Two encounters with opposition voters this weekend and both were illuminating!
Firstly, a lady was disappointed that I was not delivering a Tory leaflet and was even more disappointed when she realised I was delivering a Lib Dem one. The conversation which followed was cordial, even pleasant, but what came out was that she was not really bothered about Labour as she could not work out whether they were for or against Brexit (she was obviously for). She dislikes the Lib Dems because she knows exactly where we stand. A good encounter then as our message is clearly getting through whereas Labour’s is not – but then again Labour Party members keep telling the me the same thing.
Secondly, a Labour supporter told me he had voted in the Mersey Mayor election last week and he expected Labour to help deliver Brexit. And thereby hangs Labour’s dilemma, their supporters (or at least a significant number of them) back Brexit and expect Labour to help Teresa May to deliver it. This chap knew Labour had voted for Brexit in Parliament and that they were now saying almost the opposite on the campaign trail. He was clearly concerned that Labour may U-turn but he thought they would sober up and keep with Brexit.
Gone are the days when folk say they don’t know what the Lib Dems stand for.
Yes I have had many a rant about the madness of leaving the EU and the profound negative social, economic and employment effects it will have but this posting is not another one.
Have a look at the Guardian article via the link above. Is it in any way unreasonable for Parliament to be involved in deciding what the alternative to Brexit actually is? After all the only direction the electorate has given is that they want to leave. There’s was no instruction about what alternative they wanted, indeed the Brexit Leaders never offered a clear alternative.
So I want MP’s to have a say in what is negotiated at the very least. What’s wrong with that?
My thanks to Roy Connell for the lead to this posting
The link above is to an article on the Independent web site which is well worth reading and it seems to indicate that we are potentially heading back into recession.
‘Manufacturing activity fell even more rapidly in the wake of the Brexit vote than first expected, according to the latest much-watched survey snapshot of the sector.’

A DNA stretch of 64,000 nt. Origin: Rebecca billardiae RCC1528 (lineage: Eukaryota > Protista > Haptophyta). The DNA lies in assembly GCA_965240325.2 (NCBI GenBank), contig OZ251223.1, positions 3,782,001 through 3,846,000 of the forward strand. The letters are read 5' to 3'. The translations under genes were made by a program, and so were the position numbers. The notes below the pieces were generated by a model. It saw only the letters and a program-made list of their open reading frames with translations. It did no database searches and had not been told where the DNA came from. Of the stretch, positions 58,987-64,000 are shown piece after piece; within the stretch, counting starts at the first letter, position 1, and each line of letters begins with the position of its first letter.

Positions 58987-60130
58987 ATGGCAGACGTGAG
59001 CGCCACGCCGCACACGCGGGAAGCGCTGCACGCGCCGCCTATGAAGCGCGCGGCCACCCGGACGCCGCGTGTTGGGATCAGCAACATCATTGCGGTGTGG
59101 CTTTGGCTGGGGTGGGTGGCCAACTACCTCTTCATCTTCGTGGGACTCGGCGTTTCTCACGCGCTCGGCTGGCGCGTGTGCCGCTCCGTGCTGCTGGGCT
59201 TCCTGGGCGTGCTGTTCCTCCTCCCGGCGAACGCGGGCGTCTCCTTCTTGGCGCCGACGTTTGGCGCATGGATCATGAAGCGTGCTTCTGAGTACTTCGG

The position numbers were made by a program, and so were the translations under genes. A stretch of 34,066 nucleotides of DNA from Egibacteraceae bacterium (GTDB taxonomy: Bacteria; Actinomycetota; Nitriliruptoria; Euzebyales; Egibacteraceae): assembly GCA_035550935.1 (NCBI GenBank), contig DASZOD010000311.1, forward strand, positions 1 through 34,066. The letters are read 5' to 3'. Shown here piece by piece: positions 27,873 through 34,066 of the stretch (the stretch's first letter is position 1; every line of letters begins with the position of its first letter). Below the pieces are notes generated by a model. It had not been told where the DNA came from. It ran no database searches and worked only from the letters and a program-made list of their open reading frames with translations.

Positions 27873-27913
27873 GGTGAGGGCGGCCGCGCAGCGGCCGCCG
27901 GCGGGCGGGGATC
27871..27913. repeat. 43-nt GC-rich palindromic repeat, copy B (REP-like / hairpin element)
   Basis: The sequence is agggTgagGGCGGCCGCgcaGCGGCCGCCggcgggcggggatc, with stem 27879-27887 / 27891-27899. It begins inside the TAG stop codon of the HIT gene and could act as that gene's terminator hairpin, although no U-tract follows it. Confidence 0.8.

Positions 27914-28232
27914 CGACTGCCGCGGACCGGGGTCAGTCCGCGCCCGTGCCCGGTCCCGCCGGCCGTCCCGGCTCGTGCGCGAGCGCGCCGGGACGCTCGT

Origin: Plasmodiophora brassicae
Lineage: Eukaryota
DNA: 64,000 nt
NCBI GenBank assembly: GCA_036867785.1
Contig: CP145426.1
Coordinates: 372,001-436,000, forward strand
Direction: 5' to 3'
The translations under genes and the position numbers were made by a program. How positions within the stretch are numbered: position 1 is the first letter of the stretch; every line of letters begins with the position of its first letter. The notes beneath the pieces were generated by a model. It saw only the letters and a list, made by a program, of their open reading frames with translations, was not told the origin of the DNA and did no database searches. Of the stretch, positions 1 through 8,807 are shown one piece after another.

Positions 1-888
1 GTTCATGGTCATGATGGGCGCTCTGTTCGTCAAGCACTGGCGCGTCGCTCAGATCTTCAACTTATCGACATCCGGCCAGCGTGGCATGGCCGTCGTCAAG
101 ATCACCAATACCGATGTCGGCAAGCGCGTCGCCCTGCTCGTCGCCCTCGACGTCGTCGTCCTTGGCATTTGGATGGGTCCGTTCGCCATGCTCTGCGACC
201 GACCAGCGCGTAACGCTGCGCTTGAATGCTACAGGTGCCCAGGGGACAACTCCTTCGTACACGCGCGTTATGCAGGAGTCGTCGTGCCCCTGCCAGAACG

Is Brexit really to blame? Probably. Do Brexiters care? Some of them clearly don’t as they voted on a ‘bugger the consequences’ basis as I pointed out in my last posting about the EU referendum a few of days ago. A link to that posting is available below:-
My thanks to Roy Connell for spotting this story.
I am grateful to my friend Bob for pointing me in the direction of the link above on BBC I Player, which is in the form of a series presentations from knowledgeable people who have tried to understand why people voted the way they did in the recent referendum.
The first speaker to my mind makes some cutting and accurate remarks about how Blair took power away from working people and thereby created the vacuum for UKIP to move into.
The video is quite long but it is worth sticking with it so that all the shades of opinion can be taken on board.
Where it leaves us to my mind and indeed to that of Bob is that we desperately need an electoral system where every vote actually counts as opposed to the present one where in many constituencies it simply does not.
In the recent referendum folks voted in reasonably large numbers because they knew their vote was of equal value to that of other voters. They also voted to bloody the nose of the establishment that had disenfranchised them on an almost bugger the consequences basis.
Obviously as a ‘Remainer’ I feel the result was one hell of an own goal for the UK and that the dire consequences will take years to unfold. But at least I am getting a clear view as to why the electorate took what at face value was an irrational decision with such worrying consequences.
The BBC has the story on its web site – see link above
This is interesting and it fits with my thoughts as I have tried to get my head around why many folks voted for Brexit. This particular quote from the piece is telling about Brexit voters:-
“They tended to value things like order, stability and safety against things like openness, modernity and other social-liberal values that were more popular among Remain voters. Often it’s about harking back to the past – sometimes a feeling that they don’t belong to the present.”
I had thought that wanting to almost go back in time, as their rose tinted spectacles were saying to them it was better in the old days, was a factor but the link to capital punishment is chilling indeed.
I suppose Cameron exposed, in his ill judged referendum, that we are now two very different sets of people in the UK and frankly you can’t see much possibility of reconciliation between the two opposing views. It may, to use a Northern Ireland type analogy, have to wait until there are less of us living in the past and more living for the present and future for the situation to be overturned. I hope I live to see that day.
PS. I am often accused of living in the past due to my love of steam locomotives and 1970’s soul music but, even though I clearly have my own pair of rose tinted spectacles, I was in no way persuaded to vote for Brexit.